- 4 tablespoons cornflour
- 1 tablespoon Szechuan peppercorns (or normal black ones if you don’t have any)
- 1 tablespoon sea salt
- 1 teaspoon chilli flakes
- Oil for deep frying
- Lemons to serve
Prepare your squid by pulling off the head, cutting off the tentacles in a bunch just under the eyes (discard the eyes and guts), slit open the tube and scrape both sides clean with a knife. Cut into 2cm squares, rinse and pat dry on kitchen paper.
Grind up the salt, pepper and chilli in a pestle and mortar. If you want a slightly less authentic version just use half the quantity of ground black pepper, table salt and a good pinch of chilli powder. Mix in with the flours. Put a 2cm depth of oil in a pan and heat until a cube of bread turns brown in 30 seconds. Toss a small handful of sqiddy bits in the flour to coat, shake off any excess and drop in to the oil for one to two minutes, don’t overdo it. Light brown is fine. Scoop out with a slotted spoon and drain on kitchen paper. Give the oil time to reheat and repeat the process until the squid is used up. Nice served as a snack with lemon juice squeezed over, and speared with a cocktail stick. I like extra salt too. It may not be a great idea to tell your posh guests where the squid was earlier. (Good Food recipe)
P.S. Alternatively make a beer batter by pouring lager onto a handful of flour until it is the consistency of double cream, then dip your prepared squid into it before frying as above. It makes the lightest, crispiest batter!
Cured of what? Cured of being boring. OK this is not something you will catch in the Solent but you could buy some from Tescos on the way home. This is from James Martin and so easy it almost isn’t a recipe! All you do is take a skinned fillet of salmon – whole, half or quarter side, and cure it for 12 hours. Then you can slice it and use like smoked salmon in salads, as a starter, an hors d’oeuve or whatever. Here is what you do.
Take your slab of salmon. Mix sugar and sea salt in equal quantities (half a cup of each will do half a side of salmon). Tear off a large sheet of cling film. Make a bed of cure mix using half the cure. Lay the salmon down on top and sprinkle booze on it – James uses good whisky but you could experiment. Half a cup for half a salmon side again. Cover with the rest of the cure and wrap it up in the cling film to make a parcel. Refrigerate for 12 hours, preferably on a deep plate as it will probably leak juices. Then rinse thoroughly in water and you will find it now looks cured – very firm and not at all raw. It will have shrunk too. Simply slice and enjoy!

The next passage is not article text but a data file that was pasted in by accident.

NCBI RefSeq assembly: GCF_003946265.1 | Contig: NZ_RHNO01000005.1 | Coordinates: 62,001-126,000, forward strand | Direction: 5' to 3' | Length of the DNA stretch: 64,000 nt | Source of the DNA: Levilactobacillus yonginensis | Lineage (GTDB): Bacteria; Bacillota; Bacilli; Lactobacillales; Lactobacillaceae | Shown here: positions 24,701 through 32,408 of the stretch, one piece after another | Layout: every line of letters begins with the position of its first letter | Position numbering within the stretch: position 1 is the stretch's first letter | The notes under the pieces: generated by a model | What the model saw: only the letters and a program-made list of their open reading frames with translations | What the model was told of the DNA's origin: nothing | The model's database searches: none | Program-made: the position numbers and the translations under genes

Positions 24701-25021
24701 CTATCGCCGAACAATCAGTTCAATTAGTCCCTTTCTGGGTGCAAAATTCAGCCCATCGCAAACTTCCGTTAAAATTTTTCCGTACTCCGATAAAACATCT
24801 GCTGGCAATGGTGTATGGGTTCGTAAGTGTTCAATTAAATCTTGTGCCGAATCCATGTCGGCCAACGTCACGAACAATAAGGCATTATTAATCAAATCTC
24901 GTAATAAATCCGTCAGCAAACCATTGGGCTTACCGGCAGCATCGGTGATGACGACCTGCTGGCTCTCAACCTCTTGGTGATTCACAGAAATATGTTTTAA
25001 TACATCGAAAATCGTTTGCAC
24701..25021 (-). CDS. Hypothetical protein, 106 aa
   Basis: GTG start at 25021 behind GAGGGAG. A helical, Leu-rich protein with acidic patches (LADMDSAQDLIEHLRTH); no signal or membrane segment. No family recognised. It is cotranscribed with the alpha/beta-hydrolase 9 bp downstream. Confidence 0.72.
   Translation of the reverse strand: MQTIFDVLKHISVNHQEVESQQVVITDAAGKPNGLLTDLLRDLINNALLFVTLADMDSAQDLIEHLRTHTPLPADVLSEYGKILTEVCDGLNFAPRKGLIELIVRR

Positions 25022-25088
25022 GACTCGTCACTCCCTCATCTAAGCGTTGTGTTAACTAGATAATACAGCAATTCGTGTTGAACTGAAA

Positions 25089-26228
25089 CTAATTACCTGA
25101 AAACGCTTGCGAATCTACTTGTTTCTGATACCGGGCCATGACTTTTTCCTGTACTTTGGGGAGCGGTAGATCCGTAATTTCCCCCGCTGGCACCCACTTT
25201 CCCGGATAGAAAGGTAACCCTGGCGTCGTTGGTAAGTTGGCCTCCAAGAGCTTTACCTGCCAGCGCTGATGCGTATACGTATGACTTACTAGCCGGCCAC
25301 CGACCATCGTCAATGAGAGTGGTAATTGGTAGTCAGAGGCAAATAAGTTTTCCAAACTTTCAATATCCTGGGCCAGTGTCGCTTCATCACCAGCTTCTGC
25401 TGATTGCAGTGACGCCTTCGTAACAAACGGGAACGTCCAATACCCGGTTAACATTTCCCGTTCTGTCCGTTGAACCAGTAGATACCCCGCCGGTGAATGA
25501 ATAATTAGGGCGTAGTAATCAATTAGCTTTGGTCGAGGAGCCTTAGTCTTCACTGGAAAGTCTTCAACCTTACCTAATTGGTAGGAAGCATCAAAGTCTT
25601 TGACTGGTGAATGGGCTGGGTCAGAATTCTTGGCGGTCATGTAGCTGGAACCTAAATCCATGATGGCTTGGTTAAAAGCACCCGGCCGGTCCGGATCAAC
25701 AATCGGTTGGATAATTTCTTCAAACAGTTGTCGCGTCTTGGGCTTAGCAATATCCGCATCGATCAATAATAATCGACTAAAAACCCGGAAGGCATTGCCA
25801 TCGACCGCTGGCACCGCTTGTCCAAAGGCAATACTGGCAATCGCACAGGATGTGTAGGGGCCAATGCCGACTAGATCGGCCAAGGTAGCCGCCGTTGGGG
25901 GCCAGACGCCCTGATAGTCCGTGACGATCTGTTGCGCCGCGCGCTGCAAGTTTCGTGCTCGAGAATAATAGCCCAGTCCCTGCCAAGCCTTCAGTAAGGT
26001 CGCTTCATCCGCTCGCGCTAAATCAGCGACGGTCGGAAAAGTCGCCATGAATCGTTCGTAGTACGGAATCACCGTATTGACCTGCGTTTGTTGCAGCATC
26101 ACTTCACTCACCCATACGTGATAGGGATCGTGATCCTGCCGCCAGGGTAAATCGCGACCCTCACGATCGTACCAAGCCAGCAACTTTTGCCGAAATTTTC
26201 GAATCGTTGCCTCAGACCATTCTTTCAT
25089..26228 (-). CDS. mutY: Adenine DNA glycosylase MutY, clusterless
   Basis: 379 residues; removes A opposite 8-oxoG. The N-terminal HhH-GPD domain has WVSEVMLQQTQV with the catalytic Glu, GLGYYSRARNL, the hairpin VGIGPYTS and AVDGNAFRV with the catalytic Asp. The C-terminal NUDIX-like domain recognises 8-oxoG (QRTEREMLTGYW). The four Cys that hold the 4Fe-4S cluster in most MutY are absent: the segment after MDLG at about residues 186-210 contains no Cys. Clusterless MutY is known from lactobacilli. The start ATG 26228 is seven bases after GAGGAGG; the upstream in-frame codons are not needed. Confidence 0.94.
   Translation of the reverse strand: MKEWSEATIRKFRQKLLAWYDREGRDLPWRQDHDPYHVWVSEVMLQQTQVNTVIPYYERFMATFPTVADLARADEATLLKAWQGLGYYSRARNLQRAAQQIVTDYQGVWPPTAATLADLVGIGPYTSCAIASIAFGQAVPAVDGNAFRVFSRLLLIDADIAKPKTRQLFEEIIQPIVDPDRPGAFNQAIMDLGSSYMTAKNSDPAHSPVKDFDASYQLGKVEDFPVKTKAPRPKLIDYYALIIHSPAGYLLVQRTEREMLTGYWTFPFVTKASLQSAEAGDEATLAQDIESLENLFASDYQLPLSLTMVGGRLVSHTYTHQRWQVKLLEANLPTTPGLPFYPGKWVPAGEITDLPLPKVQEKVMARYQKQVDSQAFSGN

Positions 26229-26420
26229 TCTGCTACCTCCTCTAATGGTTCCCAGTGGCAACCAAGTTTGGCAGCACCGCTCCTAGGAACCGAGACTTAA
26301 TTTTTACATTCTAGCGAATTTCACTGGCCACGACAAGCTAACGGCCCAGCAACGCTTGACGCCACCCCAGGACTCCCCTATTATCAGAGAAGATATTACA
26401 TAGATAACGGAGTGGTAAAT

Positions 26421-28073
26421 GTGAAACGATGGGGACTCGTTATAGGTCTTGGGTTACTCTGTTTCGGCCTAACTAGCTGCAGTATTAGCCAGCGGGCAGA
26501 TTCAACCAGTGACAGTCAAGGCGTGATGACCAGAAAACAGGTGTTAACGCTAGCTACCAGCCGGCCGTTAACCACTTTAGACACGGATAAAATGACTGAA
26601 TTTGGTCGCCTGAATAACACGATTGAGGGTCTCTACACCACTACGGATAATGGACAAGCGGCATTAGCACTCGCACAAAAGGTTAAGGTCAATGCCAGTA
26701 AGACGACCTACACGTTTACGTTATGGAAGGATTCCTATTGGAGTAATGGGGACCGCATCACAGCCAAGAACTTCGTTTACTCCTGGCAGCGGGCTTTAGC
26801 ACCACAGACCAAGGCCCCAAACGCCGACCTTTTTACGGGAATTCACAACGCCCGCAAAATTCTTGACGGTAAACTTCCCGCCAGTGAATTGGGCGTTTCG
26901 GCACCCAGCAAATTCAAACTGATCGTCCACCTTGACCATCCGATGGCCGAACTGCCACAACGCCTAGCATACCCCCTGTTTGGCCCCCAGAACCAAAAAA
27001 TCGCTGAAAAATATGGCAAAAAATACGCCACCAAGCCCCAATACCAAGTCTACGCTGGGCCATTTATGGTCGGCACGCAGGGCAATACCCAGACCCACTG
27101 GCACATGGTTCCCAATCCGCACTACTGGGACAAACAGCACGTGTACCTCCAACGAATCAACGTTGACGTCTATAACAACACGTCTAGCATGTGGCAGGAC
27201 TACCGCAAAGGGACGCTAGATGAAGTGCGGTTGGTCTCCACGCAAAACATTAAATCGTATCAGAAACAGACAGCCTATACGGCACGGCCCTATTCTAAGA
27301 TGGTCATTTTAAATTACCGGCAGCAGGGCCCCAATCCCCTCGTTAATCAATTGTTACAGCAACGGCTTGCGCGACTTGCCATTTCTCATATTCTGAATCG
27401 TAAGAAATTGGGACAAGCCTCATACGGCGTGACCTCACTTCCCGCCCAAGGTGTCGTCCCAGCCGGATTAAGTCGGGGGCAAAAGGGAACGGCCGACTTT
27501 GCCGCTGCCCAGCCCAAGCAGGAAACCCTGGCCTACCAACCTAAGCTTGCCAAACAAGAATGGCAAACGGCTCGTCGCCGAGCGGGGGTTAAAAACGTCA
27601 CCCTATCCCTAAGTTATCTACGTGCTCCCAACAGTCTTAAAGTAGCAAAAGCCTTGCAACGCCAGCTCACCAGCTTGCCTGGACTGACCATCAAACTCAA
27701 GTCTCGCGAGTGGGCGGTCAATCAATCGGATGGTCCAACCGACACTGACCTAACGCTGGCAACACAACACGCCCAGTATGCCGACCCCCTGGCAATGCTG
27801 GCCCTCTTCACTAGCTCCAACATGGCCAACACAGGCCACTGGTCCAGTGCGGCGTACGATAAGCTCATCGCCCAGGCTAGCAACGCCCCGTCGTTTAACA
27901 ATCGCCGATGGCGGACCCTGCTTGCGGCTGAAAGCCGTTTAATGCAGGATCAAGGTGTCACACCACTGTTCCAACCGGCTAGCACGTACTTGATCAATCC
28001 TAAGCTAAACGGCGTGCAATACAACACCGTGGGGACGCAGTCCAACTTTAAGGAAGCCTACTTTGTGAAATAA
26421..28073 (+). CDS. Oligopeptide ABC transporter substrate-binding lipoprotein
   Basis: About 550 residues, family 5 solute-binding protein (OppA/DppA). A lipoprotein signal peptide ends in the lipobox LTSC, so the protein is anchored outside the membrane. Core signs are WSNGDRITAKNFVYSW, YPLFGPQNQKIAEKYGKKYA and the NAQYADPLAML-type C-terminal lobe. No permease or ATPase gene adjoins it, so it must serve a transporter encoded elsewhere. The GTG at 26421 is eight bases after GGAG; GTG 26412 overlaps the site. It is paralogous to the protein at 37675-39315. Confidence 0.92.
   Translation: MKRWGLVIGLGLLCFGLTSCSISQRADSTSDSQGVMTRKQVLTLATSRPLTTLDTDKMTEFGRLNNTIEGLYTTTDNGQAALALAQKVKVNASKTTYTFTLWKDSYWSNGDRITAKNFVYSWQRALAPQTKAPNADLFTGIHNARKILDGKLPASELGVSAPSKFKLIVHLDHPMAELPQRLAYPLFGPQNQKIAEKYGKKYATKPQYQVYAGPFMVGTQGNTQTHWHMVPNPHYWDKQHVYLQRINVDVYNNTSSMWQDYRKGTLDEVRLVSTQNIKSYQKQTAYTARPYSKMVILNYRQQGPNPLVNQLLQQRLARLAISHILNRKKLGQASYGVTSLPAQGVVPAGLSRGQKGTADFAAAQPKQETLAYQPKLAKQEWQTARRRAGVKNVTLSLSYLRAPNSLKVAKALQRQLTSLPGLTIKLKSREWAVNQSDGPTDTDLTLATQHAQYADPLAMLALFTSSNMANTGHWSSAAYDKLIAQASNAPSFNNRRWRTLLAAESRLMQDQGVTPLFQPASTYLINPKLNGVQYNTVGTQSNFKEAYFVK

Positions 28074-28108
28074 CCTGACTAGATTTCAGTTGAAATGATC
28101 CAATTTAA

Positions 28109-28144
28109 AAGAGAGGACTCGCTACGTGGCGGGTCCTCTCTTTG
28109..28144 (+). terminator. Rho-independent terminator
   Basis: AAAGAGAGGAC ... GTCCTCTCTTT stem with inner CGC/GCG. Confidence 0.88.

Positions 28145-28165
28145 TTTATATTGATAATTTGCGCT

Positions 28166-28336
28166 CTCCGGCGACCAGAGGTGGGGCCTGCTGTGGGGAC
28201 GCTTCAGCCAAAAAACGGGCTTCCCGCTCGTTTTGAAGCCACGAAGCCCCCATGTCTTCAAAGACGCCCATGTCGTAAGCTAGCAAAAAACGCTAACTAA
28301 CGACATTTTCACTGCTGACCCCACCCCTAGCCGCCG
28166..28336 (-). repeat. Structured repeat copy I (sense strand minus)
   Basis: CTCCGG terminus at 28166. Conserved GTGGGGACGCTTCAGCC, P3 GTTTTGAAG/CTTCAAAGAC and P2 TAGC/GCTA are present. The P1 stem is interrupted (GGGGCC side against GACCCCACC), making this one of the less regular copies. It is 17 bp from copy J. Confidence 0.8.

We tried this with a salad of rocket, beetroot, gherkins, hard boiled eggs, radishes and home-made blinis with sour cream, pretending to be Russians. It was good!
…or Prawn and Pepper Chowder!
It happens to all of us – we have great plans for a fish supper but catch nothing. It would be just too much to pay for stale fish of the species we catch, so the only thing to do is to buy something we don’t usually catch – in this case prawns, and possibly a tin of anchovies. For four people you will need:
- 1 large onion, chopped
- 2 rashers of bacon, chopped
- 1 clove of garlic, crushed
- 1 large (or 2 small) red peppers, seeded and finely chopped
- 225g tomatoes, skinned and chopped (or cheat and use a tin)
- 900ml chicken stock
- 1 bay leaf
- 40g long-grain rice
- 1 tablespoon wine vinegar
- 50g peeled prawns, chopped
- 1 tablespoon chopped parsley
- handful of whole peeled and cooked prawns
- Olive oil
- Salt and pepper
Fry the onion, bacon and garlic gently in oil until soft. Add almost all of the minced peppers and continue frying for 2-3 minutes. Add the tomatoes, stock, rice, vinegar, bay leaf, salt and pepper, and simmer, covered, for 25 minutes until it is all soft and mingled. Discard the bay leaf, and add the chopped prawns and parsley. Simmer for another 6 minutes. Serve in warm bowls, garnished with whole prawns and the remaining chopped red pepper.
Where did those anchovies come in you may ask? If you like the salty flavour, try anchovy bread with it. Take a French baton loaf, and make an anchovy butter by mashing a tin of anchovies with 100g of unsalted butter. Cut slits in the bread and stuff the slits with anchovy butter, as you would for garlic bread. Wrap in foil, and bake in an oven at 180deg C for 15 minutes.